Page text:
|Men stumble over the truth from time to time, but most pick themselves up and hurry off as if nothing happened. - Sir Winston Churchill|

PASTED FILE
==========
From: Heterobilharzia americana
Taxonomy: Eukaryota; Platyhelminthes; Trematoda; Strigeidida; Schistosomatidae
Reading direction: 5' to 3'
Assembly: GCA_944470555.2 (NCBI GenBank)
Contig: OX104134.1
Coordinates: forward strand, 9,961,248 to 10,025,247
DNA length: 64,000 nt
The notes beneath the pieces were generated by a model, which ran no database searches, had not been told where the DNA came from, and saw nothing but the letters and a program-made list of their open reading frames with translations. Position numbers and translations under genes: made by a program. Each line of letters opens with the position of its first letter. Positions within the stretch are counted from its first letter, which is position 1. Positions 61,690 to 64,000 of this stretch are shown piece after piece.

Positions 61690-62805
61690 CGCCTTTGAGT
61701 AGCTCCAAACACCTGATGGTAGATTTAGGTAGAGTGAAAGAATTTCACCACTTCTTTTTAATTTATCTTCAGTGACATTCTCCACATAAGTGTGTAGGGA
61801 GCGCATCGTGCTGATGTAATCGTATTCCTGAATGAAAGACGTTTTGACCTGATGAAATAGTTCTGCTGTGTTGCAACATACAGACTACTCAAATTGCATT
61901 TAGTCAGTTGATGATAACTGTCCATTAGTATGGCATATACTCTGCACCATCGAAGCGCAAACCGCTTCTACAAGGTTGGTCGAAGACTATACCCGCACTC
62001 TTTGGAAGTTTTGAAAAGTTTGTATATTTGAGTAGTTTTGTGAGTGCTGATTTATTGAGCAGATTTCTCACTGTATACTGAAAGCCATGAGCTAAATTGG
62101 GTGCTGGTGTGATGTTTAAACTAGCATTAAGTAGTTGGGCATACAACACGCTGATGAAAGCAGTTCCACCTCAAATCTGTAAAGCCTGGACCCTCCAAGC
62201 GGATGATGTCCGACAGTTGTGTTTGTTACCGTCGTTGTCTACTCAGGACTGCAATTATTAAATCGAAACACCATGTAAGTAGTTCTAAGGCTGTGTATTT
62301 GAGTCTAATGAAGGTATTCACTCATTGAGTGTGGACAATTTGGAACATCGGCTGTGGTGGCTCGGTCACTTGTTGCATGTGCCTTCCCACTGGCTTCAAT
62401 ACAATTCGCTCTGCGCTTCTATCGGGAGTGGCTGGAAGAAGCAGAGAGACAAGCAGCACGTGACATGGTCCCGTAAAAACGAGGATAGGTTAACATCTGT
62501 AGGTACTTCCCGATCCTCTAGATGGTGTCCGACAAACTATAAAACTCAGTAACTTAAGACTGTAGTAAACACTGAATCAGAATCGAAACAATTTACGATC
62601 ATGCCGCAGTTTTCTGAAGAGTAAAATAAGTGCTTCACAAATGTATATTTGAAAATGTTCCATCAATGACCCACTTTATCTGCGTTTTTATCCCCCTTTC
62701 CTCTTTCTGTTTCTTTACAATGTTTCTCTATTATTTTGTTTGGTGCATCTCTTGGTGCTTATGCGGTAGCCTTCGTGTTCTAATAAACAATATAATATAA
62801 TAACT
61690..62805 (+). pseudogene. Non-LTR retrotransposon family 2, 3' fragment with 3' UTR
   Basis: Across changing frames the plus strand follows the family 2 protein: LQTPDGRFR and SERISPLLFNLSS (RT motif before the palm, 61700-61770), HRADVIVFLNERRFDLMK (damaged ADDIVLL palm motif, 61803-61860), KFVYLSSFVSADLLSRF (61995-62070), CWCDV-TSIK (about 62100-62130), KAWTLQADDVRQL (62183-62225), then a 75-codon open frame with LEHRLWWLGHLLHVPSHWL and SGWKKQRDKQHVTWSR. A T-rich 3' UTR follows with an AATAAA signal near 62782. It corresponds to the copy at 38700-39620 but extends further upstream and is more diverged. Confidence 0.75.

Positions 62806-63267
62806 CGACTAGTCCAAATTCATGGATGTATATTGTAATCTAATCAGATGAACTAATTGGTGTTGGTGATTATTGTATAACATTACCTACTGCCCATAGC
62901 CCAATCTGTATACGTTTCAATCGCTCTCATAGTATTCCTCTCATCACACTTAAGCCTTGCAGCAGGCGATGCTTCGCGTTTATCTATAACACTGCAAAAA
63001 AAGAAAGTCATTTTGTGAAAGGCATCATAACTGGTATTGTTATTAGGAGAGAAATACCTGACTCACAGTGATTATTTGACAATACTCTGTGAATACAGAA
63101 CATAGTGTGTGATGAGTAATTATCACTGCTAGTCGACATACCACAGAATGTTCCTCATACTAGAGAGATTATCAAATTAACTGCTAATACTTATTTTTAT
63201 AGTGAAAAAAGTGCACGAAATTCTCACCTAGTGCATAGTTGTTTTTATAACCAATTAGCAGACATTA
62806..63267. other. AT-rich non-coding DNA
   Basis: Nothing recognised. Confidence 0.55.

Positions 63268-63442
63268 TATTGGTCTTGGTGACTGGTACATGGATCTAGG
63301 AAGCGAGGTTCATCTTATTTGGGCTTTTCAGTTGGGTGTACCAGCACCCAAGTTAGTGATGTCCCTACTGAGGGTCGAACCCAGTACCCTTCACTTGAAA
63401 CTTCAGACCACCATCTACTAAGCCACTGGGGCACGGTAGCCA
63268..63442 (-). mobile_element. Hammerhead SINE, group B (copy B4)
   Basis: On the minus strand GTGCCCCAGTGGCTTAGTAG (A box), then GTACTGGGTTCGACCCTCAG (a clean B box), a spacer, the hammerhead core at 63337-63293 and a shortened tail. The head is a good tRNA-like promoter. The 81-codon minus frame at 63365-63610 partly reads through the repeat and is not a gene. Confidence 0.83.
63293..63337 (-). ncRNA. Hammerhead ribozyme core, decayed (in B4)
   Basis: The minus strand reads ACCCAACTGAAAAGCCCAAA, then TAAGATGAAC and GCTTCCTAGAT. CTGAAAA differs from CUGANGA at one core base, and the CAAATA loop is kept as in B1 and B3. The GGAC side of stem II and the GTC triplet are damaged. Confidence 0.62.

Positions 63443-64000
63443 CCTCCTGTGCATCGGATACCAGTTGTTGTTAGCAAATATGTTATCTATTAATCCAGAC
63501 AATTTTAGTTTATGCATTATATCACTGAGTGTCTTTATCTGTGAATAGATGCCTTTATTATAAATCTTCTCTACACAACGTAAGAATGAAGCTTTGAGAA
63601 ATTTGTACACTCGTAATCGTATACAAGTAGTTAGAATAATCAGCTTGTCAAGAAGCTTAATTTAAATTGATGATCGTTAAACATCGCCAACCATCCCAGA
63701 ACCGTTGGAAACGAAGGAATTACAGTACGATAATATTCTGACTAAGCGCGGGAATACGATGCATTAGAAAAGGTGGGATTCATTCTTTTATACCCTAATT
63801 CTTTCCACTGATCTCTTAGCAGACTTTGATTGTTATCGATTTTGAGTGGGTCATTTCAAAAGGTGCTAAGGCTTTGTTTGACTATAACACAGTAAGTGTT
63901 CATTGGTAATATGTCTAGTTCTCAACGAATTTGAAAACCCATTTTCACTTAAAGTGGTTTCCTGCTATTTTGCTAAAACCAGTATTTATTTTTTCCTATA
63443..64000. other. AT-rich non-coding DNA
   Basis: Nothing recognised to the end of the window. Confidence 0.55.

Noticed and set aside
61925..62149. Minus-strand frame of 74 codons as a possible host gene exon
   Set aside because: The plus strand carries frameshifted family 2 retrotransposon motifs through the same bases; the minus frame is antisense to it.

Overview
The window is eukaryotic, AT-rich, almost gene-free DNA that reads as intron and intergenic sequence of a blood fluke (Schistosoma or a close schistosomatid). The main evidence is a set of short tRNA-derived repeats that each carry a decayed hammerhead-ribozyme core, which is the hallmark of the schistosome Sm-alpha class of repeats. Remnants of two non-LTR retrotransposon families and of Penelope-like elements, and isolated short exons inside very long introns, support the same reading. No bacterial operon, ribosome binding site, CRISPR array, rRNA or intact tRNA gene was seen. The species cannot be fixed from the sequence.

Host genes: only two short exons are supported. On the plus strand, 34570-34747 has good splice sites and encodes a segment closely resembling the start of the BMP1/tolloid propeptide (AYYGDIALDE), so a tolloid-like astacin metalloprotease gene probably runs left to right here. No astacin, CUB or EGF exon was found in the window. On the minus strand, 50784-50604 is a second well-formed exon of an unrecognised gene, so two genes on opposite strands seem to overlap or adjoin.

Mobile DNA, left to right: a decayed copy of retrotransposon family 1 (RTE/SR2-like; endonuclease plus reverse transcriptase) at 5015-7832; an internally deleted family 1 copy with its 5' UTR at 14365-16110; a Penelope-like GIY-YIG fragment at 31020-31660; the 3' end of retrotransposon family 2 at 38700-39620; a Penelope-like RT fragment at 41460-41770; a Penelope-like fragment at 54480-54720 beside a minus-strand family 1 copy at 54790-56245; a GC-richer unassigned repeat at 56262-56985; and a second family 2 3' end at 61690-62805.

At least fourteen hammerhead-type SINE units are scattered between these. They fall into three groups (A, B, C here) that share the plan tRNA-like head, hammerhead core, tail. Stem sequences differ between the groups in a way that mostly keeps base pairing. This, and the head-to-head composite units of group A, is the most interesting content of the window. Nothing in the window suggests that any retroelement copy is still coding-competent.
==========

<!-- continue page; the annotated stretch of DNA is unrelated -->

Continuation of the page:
No. 114, 18 June 1993